1. No. I mean using the leverage access to our markets creates to force other countries to give us access to their markets. People like those at CATO argue that even unfair trade practices by other countries benefit the US and the US should never under any circumstances engage in similar practices or threaten such to open up markets to our products or deter other nations from engaging in unfair practices.

        And that is just nonsense.

        1. If a foreign government subsidizes the production of widgets, who benefits? I say that consumers benefit because they get widgets at a lower price. Would consumers be better off if they were forced to subsidize the production of their own widgets? I say no. Making things more expensive benefits no one.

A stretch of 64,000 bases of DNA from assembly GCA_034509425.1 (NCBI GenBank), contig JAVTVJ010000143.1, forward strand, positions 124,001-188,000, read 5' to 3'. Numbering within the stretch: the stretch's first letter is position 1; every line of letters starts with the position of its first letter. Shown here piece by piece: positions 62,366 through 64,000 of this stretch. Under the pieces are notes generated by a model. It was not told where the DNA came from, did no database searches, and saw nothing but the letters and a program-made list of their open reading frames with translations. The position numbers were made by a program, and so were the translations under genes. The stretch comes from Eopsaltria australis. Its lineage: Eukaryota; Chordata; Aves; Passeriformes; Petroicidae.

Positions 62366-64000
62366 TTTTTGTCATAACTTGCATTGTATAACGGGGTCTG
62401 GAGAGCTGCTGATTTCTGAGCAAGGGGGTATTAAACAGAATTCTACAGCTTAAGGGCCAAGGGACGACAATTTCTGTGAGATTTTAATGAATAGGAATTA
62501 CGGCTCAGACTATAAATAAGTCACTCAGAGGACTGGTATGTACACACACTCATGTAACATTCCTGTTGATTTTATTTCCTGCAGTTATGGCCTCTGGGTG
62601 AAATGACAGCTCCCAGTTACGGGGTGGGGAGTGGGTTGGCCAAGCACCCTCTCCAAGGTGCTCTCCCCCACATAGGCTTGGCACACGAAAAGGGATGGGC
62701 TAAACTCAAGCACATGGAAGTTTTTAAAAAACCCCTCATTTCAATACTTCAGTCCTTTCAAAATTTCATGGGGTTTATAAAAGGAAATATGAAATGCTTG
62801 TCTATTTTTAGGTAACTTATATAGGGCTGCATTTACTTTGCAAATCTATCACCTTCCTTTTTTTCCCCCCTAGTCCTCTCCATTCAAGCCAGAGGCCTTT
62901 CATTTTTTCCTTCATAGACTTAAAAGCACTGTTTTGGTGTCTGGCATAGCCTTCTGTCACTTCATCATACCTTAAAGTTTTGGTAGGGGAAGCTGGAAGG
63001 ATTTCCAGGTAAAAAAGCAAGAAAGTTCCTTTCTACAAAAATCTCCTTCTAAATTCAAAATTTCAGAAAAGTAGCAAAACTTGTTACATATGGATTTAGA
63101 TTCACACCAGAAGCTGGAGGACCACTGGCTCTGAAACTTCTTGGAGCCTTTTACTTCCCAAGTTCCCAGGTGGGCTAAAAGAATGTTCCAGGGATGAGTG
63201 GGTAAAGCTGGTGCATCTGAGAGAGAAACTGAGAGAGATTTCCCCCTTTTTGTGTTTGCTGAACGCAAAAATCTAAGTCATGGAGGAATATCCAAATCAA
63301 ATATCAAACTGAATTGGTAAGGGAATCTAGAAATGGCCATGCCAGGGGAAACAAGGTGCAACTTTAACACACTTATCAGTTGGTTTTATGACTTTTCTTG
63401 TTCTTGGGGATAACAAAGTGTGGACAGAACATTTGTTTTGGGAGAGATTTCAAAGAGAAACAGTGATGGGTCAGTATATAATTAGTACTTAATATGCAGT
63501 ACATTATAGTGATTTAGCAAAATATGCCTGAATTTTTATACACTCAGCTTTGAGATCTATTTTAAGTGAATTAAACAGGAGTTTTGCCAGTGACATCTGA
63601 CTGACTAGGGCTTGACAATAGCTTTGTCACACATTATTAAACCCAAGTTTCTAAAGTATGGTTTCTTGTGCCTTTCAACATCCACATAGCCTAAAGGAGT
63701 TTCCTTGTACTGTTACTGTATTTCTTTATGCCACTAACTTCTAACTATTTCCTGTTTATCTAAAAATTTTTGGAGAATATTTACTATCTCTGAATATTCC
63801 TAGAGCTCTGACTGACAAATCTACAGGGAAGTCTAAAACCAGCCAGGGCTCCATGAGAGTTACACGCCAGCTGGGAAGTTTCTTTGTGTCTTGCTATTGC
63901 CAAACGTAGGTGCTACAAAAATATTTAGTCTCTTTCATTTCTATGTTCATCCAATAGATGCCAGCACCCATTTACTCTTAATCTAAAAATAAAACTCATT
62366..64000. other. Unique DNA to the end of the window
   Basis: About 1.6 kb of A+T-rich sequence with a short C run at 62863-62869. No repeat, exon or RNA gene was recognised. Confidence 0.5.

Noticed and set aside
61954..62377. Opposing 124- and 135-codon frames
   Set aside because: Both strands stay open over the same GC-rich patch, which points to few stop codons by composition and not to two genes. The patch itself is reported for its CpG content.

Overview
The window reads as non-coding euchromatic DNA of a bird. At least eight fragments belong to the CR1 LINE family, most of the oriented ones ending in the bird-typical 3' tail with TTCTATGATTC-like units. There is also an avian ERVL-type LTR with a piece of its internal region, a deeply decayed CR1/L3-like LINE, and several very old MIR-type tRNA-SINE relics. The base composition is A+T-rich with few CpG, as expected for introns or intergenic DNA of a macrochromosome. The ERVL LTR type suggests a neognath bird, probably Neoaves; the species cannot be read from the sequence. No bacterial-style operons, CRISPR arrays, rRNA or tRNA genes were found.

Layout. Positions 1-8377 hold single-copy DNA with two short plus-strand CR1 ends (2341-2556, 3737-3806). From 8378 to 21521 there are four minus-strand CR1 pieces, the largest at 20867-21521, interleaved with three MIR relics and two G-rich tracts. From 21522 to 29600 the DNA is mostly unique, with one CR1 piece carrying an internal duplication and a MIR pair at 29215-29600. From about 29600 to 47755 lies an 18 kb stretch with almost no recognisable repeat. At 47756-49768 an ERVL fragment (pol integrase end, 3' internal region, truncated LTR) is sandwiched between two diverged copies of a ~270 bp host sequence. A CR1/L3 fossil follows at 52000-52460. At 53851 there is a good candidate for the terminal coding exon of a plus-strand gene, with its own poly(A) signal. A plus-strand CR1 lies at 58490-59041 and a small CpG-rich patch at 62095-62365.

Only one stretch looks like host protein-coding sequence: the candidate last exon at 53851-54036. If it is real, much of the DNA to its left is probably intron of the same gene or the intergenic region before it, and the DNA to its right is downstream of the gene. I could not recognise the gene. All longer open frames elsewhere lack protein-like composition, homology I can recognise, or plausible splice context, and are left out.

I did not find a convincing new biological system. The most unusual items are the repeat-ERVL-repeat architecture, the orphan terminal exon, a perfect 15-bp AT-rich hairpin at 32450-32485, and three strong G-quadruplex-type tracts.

1. Who benefits? consumers. But who says consumers’ interests should always prevail. What about the people who lose their businesses that are otherwise profitable? Their interests matter too.

            1. What about the people who lose their businesses that are otherwise profitable? Their interests matter too.

              mumble mumble buggy whip makers mumble mumble

              1. Except buggy whip makers are not an applicable example. It’s not that these businesses can’t exist anymore because they’ve been replaced by a new technology that has relegated them to irrelevancy.

              2. What about them? Why should their interests always be subservient to the consumers? Answer the question or shut the fuck up and stop wasting my time.

                1. Why should their interests always be subservient to the consumers?